report

Fittonia Care

Pink Vein Fittonia
Pink Vein Fittonia

Fittonia Overview

Fittonia is often called the "nerve plant" or "mosaic plant" due to the bright, contrasting veins that run through the leaves. There are many cultivars of the nerve plant that feature many different styles of veining and foliage. The plant is native to the warm, humid regions of South America - especially Peru. This makes fittonia require care that is different compared to most houseplants.

The plant's requirement for high humidity and moist soil calls for regular watering and misting. Soil also needs to be suitable for fittonia to keep the foliage healthy. Pruning should also be performed to keep the plant looking full and bushy, and to prevent the plant from wasting resources on boring blooms during its flowering stage.

A little fertilizer can be used to replenish nutrients a few month after potting, too.

Fittonia prefer filtered sunlight.
Fittonia prefer filtered sunlight. | Source

Light Requirements for Fittonia

Filtered Sunlight
Fittonia need filtered sunlight to flourish. Filtered light is similar to the light the plant receives under the canopies of its native tropical lands. Bright, direct sunlight will cause the edges of the leaves to burn, discolor, and become crispy. Move the plant further away from sunlight if burning occurs.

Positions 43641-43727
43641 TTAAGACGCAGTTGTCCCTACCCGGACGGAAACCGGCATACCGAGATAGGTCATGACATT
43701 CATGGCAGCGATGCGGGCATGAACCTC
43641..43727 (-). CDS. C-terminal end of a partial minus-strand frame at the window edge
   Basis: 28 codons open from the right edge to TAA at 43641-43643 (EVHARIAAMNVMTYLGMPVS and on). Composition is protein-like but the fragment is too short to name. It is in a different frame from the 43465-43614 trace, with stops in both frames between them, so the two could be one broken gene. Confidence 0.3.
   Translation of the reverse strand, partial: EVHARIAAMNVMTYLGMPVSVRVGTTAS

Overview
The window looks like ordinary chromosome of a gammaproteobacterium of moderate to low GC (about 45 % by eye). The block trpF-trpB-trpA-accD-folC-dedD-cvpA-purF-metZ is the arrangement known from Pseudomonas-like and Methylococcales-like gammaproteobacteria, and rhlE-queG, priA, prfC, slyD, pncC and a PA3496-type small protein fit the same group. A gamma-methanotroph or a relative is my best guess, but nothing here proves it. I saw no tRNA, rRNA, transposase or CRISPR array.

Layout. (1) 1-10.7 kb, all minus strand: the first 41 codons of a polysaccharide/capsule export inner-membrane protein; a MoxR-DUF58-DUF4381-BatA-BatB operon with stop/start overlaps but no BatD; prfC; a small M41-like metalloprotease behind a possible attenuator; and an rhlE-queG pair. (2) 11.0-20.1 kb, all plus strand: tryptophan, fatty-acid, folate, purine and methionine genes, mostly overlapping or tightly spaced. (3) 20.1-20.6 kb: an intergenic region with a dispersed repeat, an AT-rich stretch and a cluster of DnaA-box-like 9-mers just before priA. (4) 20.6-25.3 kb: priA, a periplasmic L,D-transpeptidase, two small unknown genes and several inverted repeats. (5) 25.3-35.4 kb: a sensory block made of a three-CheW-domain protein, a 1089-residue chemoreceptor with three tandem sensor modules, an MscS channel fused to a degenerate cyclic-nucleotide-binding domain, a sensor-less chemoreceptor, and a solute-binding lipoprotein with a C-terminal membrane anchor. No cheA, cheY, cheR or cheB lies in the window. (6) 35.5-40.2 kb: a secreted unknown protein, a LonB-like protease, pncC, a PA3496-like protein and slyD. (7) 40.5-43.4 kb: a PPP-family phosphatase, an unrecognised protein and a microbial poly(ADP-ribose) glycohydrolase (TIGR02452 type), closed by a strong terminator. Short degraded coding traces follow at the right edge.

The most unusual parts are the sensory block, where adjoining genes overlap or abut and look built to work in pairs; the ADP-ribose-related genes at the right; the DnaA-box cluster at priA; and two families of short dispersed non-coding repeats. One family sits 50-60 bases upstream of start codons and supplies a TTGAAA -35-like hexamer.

Artificial Lighting
Indoor fluorescent lighting can be used, but the plant needs to be placed close to the lights. Fluorescent lighting is not very intense, thus the close placement of the plant. Metal halide or high-pressure sodium lamps work great, but may be a bit too intense if placed close to the lamp. Metal halide and high-pressure sodium lamps are much pricier compared to fluorescent lamps.

Fittonia need regular watering and misting.
Fittonia need regular watering and misting. | Source

Watering Fittonia

Watering
The soil should always remain moist due to the tropical nature of fittonia. Use room temperature water and thoroughly moisten the soil, but do not water so much as to cause waterlogged soil. Waterlogged soil promotes disease and restricts air flow to and around the roots. Pouring out excess water is a must. Overwatering will cause discoloration and wilting of the leaves. The best method to estimate when to water is by feeling the weight of the container before and after a thorough watering. Poking a finger into the soil to test for moisture will only test the upper few inches of the container.

Placing a pot with drainage holes in a tray will create a little humidity. Adding gravel to the tray will slow down the rate of evaporation, and increases the time between waterings. Always use water that is room temperature.

Misting
Fittonia need regular misting to keep the leaves from becoming limp and wilted. The plant is indigenous to tropical regions and has grown to require moisture on the foliage. Mist once or twice a day, along with regular watering. Wilting is only temporary, as long as a little watering and misting occurs soon after. Repeated wilting will stress the plant and is not healthy over time.

Coarse sand an a layer of rocks add drainage to soil.
Coarse sand an a layer of rocks add drainage to soil. | Source

Soil for Fittonia

Preferred Soil